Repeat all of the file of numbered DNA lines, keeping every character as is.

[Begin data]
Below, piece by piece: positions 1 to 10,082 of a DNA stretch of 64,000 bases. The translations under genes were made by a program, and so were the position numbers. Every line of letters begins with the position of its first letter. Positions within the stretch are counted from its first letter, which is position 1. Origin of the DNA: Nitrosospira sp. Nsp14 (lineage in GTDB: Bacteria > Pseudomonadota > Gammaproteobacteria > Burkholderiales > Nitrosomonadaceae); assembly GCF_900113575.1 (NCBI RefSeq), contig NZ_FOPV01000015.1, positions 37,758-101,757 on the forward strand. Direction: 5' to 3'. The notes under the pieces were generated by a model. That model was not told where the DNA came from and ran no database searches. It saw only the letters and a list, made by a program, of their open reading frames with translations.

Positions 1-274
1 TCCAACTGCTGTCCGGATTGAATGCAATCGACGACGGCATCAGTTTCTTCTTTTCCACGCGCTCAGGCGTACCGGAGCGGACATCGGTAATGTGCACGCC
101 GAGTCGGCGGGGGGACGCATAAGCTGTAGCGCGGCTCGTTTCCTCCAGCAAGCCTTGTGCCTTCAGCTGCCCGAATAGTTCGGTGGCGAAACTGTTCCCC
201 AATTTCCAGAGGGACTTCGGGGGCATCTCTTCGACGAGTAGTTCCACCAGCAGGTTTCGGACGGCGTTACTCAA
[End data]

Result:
Below, piece by piece: positions 1 to 10,082 of a DNA stretch of 64,000 bases. The translations under genes were made by a program, and so were the position numbers. Every line of letters begins with the position of its first letter. Positions within the stretch are counted from its first letter, which is position 1. Origin of the DNA: Nitrosospira sp. Nsp14 (lineage in GTDB: Bacteria > Pseudomonadota > Gammaproteobacteria > Burkholderiales > Nitrosomonadaceae); assembly GCF_900113575.1 (NCBI RefSeq), contig NZ_FOPV01000015.1, positions 37,758-101,757 on the forward strand. Direction: 5' to 3'. The notes under the pieces were generated by a model. That model was not told where the DNA came from and ran no database searches. It saw only the letters and a list, made by a program, of their open reading frames with translations.

Positions 1-274
1 TCCAACTGCTGTCCGGATTGAATGCAATCGACGACGGCATCAGTTTCTTCTTTTCCACGCGCTCAGGCGTACCGGAGCGGACATCGGTAATGTGCACGCC
101 GAGTCGGCGGGGGGACGCATAAGCTGTAGCGCGGCTCGTTTCCTCCAGCAAGCCTTGTGCCTTCAGCTGCCCGAATAGTTCGGTGGCGAAACTGTTCCCC
201 AATTTCCAGAGGGACTTCGGGGGCATCTCTTCGACGAGTAGTTCCACCAGCAGGTTTCGGACGGCGTTACTCAA